I have a bike now! (And a cool bicycle helmet, too.) And don’t worry, because I didn’t have to buy it. All the bikes here are hand-me-downs that the previous missionaries pass on to the next missionaries that arrive. And if the bike breaks or gets stolen, I’ve heard they’re pretty cheap here. Elder R. told me he bought a bike for 400 pesos, which is about $20.

My new companion, Elder Q. found a Kindle with a touchscreen in the street markets here…

Comer o ser comido … por perros gigantes

Winter ended. It was a little chilly for about a month and a half, but now it’s hot again. And this is just January, so I think July is going to be tough. I’ll survive, but not by much.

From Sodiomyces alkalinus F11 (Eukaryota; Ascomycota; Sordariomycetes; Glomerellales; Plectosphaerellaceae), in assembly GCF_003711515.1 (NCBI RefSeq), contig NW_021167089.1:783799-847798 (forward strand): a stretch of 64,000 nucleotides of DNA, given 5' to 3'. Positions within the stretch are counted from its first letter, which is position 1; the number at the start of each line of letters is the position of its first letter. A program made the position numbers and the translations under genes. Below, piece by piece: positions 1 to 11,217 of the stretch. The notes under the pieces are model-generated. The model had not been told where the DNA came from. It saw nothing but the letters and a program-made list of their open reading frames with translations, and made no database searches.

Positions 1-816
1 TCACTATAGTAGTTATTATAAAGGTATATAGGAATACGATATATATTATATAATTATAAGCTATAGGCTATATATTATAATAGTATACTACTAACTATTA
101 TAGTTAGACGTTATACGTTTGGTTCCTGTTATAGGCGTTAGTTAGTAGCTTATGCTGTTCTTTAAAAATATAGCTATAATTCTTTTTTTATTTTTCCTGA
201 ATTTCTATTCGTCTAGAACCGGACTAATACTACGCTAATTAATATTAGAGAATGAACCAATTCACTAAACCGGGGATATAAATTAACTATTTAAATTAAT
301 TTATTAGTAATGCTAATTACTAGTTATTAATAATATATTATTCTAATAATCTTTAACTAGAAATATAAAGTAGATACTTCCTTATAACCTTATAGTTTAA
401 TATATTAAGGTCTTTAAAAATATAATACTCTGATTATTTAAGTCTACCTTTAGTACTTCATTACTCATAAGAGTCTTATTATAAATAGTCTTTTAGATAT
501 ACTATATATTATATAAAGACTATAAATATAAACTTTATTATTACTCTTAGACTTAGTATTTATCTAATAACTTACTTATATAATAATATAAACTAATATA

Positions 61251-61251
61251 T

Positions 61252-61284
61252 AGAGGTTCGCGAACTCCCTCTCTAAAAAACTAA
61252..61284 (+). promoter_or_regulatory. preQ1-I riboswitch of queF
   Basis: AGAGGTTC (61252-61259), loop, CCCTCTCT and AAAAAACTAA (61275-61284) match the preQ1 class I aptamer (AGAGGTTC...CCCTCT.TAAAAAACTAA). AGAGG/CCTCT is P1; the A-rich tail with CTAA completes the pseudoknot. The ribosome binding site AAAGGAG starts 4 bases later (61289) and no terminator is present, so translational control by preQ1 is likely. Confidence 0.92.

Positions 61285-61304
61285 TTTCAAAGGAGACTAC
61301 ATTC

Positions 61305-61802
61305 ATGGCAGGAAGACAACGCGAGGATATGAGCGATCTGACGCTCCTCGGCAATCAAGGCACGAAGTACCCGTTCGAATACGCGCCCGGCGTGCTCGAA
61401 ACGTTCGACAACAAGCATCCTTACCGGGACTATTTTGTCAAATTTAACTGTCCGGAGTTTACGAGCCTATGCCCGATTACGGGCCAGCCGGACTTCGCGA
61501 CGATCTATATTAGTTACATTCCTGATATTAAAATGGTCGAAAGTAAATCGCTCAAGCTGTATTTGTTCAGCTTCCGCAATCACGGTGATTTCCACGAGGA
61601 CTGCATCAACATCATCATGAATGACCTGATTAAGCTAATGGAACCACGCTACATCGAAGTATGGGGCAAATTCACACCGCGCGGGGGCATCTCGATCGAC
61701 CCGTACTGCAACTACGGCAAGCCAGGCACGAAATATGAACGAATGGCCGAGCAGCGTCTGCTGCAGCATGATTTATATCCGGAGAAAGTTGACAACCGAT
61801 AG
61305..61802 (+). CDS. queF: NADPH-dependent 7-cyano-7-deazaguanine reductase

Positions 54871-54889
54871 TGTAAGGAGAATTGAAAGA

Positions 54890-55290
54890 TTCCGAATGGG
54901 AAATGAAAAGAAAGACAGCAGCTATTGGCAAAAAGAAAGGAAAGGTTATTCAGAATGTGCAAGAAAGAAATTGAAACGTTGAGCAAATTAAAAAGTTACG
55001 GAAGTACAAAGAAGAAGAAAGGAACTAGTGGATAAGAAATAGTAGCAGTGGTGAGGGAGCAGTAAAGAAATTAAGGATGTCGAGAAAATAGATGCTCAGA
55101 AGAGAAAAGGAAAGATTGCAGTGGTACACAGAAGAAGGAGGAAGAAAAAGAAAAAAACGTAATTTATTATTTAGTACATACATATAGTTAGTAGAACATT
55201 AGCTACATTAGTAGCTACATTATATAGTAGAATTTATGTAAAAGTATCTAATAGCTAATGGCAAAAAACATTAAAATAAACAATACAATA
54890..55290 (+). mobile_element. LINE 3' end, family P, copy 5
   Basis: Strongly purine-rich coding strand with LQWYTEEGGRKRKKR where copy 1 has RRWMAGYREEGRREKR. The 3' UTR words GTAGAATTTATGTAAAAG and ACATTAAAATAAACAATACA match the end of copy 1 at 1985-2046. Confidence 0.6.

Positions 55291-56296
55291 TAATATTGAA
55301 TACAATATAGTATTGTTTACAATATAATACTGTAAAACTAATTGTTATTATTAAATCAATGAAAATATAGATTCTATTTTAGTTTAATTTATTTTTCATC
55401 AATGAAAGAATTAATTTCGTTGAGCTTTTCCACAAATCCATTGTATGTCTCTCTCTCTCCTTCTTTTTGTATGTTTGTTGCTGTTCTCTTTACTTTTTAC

The Mexico Tijuana Mission is one of the most successful missions in the world. There are few places where there are more people seeking truth and purpose, and there are few places where the church is growing faster. It’s easy to forget it when people don’t want to listen to us, but we really don’t have it so hard.

There’s a type of music here called “banda” that’s super popular and, to me, super weird. At least I thought so the first time I heard it, but it’s starting to grow on me. They play it everywhere: in taxis, restaurants, stores, on the street, etc. If you want to hear what it’s like, just look up “música banda Mexicana.”

Somebody left their front gate open and their two giant St. Bernards tried to eat us when we passed by their house today. I picked up a rock to throw and Elder R. started swing…

Short emails to Dad & Mom

To Dad:

Hey, good job with the soda! I haven’t had soda for a while, either, because we have a mission rule against drinking it. The carbonation doesn’t really help when we’re climbing hills and walking all day.